At last Gerard gave the signal with his baton and with a triumphal burst the band began to play one of the most popular Flemish airs. Never had they played better. Never had Gerard led his band with such a fiery determination. Such a round of applause as greeted them when they had finished; it was the loudest of the day!
There was a long wait while the judges put their heads together and compared notes. Helda grasped her aunt's hand tightly, and even Aunt Ursula herself was manifestly anxious. Gerard breathed hard, but did not dare look towards where his mother and little Saskia were sitting. Would the judges never get through talking and nodding their heads so seriously?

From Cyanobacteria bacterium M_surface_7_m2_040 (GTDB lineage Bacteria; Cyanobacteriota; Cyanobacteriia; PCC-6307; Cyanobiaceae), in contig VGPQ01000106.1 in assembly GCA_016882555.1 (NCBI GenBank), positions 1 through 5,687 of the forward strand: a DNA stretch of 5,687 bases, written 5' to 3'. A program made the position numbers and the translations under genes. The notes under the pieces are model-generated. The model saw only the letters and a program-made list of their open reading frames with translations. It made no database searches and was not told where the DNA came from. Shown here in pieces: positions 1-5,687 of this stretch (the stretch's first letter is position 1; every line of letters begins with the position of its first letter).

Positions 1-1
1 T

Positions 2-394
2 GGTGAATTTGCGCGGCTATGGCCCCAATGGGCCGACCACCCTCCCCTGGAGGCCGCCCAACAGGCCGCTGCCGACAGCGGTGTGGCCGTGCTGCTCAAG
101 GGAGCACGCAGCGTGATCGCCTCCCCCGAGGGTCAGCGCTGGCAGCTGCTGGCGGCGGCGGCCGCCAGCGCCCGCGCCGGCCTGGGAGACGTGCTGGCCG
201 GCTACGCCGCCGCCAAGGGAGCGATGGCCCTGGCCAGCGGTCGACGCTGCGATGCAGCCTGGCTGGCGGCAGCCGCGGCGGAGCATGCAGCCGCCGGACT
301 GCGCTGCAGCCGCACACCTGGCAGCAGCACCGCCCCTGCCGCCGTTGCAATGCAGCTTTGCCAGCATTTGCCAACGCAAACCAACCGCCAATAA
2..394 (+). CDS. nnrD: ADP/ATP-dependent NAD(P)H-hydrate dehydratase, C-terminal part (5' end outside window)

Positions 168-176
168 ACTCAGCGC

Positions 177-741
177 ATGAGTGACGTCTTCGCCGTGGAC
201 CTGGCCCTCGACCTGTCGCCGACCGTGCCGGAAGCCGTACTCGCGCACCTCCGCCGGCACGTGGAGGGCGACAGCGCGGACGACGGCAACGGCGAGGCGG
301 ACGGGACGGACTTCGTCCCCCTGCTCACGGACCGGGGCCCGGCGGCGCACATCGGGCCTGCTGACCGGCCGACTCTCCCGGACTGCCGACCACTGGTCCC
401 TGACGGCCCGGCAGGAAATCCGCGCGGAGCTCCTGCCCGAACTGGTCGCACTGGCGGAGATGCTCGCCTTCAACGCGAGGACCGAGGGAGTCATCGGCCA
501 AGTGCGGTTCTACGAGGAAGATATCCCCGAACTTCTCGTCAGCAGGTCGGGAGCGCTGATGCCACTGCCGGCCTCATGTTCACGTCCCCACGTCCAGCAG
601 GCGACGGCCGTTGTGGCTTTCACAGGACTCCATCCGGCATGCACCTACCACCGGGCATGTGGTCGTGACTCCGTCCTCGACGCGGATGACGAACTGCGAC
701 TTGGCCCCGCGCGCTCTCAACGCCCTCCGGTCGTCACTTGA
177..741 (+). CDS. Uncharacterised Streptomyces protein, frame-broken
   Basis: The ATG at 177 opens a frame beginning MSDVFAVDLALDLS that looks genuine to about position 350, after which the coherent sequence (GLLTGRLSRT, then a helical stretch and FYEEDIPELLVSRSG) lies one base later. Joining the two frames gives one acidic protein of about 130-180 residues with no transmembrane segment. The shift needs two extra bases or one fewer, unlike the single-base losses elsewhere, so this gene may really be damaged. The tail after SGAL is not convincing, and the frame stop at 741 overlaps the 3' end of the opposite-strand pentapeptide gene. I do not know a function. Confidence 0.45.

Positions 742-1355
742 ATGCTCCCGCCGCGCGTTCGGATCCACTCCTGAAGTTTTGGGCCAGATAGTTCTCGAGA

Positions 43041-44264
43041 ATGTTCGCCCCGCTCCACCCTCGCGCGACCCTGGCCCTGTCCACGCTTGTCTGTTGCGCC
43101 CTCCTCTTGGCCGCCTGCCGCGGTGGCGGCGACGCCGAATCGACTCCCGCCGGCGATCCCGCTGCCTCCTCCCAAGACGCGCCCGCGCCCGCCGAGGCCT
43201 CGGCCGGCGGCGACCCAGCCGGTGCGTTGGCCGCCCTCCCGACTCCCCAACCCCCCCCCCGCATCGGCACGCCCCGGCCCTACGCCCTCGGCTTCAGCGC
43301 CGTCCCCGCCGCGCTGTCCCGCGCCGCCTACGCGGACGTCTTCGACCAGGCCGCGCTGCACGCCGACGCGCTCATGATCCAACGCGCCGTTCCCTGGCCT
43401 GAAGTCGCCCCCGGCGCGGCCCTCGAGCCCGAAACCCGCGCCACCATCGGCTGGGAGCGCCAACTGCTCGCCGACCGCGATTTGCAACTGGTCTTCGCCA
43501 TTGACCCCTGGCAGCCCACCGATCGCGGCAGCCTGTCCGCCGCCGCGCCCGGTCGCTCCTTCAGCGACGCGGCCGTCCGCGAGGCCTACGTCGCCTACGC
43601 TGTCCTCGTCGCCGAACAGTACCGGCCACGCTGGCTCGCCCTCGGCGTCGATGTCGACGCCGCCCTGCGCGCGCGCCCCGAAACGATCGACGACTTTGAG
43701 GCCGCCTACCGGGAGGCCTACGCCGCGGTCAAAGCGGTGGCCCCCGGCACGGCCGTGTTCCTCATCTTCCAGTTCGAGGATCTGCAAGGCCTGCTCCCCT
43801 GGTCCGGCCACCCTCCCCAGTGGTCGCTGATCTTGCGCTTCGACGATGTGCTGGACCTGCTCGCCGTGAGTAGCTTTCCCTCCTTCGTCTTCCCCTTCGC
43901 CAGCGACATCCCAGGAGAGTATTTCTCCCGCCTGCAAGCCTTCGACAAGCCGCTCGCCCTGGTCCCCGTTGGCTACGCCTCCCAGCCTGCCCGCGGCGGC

At last the Burgomaster arose. You could have heard a leaf stir. Then he slowly put on his glasses and glanced at a paper in his hand and began to slowly read out the names of the prize-winners. There was a gold medal to be awarded, one of silver and one of bronze. The grown-up bands came first, of course, and each name was received with cheers from its friends, and some growls, too, from the dissatisfied ones. Finally the Burgomaster reached the juvenile bands.
"It is with great pleasure," he began pompously, -- "Oh! how slowly he talks," cried out Helda, softly -- "it is with much pleasure -- ahem -- that I announce to you here from this platform that the gold medal, and an additional cash prize of fifty francs, for the boys' bands, has been awarded to the youngest of our 'Circles,' the 'Leuw van Vlaanderen.' "